Though the work list is massive for the September launch of the first new Supermaxi the world has seen since Alex Jackson’s Speedboat, we’re told things are more or less on schedule for Jim Clark’s Comanche (née New Cubed).  The fact that photog-to-the-NPT-mafia Onne Van Der Wahl is already making videos of the boat tells us Ken Read and friends are confident that the VPLP/Verdier monster will be ready for her trip to Sydney with (a tiny amount of) time to spare.  This little sneak peak, which shows virtually nothing, is courtesy not of Onne but of his editing team at Death Cookie, and it sort of reveals a boat that’s fairly conventional in thinking; evolutionary rather than revolutionary, and perfect to go up against 10+ year old designs that have had it all to themselves for the past decade.

Satan’s Regatta

Named for the French sailor known to the British Navy as “Admiral Satan”, the Trophée Bailli de Suffren is the only event of its kind; a 600 NM race/rally from one beautiful Mediterranean port to another, for Classics only.  And while they invariably sail like the ancient pigs they are, they sure are pretty, as this very beautifully produced movie shows off quite well.

Youth of Today?

You’ve got billionaire-funded kids teams, 44-foot carbon yachts, Russian oligarchs, feuding ex-America’s Cup teammates; as much drama as you can handle.  And with all that, they still can’t make an RC44 look cooler than what it is – a tiny version of the piggy IACC yachts.  Hey – at least they have live blogging at their Worlds!  Here’s a look at the Gazprom Youth team, who we assume won’t be sailing any US regattas for a while…

Youth of Tomorrow

It’s not often that a kids’ regatta gets video production by someone as good as our own “The Rev Petey”, but he was on hand last month for the light-air ILYA X Scow regatta in Gull Lake, MN.  It’s long, but watching the smiles on these kids’ faces should give you smiles of your own, and even some optimism about the future of the sport in the Midwest.

Heavy Air Wizards

While the British media were freaking out over a storm-swept dinghy regatta in Ireland, 60 of the world’s prettiest classic dinghies were battling for their UK National Champs (and still are).  Check out the Merlin Rockets sailing in 10-35 knots of Hurricane Bertha remnants…though with storms, rain, sun, breeze, and a near gale, it looks like a typical day in Cornwall to us.  But hey – no fog!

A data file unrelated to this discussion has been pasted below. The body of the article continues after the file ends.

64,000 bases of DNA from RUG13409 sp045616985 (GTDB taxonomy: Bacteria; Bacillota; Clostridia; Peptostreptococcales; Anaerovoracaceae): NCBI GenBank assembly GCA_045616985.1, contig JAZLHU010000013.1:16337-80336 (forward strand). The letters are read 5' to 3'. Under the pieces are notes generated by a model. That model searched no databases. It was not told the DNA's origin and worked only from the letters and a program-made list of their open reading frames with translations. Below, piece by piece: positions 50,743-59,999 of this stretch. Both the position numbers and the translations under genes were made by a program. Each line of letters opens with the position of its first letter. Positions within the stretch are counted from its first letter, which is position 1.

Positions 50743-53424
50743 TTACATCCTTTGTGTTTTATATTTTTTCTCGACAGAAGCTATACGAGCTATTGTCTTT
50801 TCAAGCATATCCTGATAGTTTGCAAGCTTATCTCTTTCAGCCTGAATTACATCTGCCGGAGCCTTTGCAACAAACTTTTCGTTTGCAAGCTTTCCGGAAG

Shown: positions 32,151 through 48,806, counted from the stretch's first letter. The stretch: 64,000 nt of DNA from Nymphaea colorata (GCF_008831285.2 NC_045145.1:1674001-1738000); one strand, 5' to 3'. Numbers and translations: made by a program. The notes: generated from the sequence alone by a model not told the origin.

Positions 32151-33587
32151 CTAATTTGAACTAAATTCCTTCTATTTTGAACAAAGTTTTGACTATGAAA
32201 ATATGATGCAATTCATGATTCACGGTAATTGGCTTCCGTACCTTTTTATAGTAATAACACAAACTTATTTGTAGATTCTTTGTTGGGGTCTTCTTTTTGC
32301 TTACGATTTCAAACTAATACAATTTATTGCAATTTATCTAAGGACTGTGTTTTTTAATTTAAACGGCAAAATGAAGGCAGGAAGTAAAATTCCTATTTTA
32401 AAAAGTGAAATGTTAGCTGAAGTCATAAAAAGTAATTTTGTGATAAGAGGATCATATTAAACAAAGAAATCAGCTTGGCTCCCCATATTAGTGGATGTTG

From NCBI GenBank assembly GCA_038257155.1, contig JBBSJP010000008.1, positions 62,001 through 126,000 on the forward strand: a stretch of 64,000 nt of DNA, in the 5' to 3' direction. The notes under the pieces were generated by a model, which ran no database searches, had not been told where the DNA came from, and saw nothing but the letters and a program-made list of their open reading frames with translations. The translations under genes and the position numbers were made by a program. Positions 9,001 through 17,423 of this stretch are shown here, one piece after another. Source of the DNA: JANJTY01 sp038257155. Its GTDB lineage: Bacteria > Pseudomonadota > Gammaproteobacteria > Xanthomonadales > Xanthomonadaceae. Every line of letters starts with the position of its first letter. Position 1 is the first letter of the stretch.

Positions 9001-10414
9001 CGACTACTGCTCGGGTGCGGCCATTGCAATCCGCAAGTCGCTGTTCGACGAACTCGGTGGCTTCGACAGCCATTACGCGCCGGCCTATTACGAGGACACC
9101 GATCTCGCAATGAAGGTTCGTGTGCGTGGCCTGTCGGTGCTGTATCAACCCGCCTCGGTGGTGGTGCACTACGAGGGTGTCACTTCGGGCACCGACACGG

Video Fail

While we love TP52s and think they are the best thing to happen to big boats over the past decade, we’ve been unimpressed by the 52SuperSeries – the group that’s been trying (and failing) to regain the glory of the Audi MedCup days for a couple of years now.  They seem to have some sponsors, but let’s be frank:  It’s become yet another ultra-wealthy fun-fest for owner/drivers; like the RC44, but for boats that aren’t nearly so dumb.  So why have they had to work so incredibly hard just to get 5-7 boats on their starting lines?  Maybe it’s because the people behind the PR and marketing wheel suck at it?

Above is an example from last week; it’s clearly an introduction to a contest to sail aboard a TP52 during a SuperSeries event, and it’s clear the SuperSeries folks are trying to run the contest, even though they are using Ed Baird as a spokesman, and Quantum’s video footage. But what’s not clear since the video went up is what the contest is, how you enter it, or who it’s for, other than that it says “Facebook” on the title, along with the word “Competion”, whatever the hell that means.  A long search through the lonely SuperSeries’ Facebook Page reveals that “Closing date for entries is 31 August, 2014 get your entries in!”, but that’s about it, and our e-mails to the Series’ PR people went unanswered.  So good luck winning the contest, and don’t be surprised to see SuperSeries sponsors walk away at the the end of the year just as Audi did when the organizers fucked that one up.  Why is it so hard to be even a little bit competent at this shit?

 

 

August 14th, 2014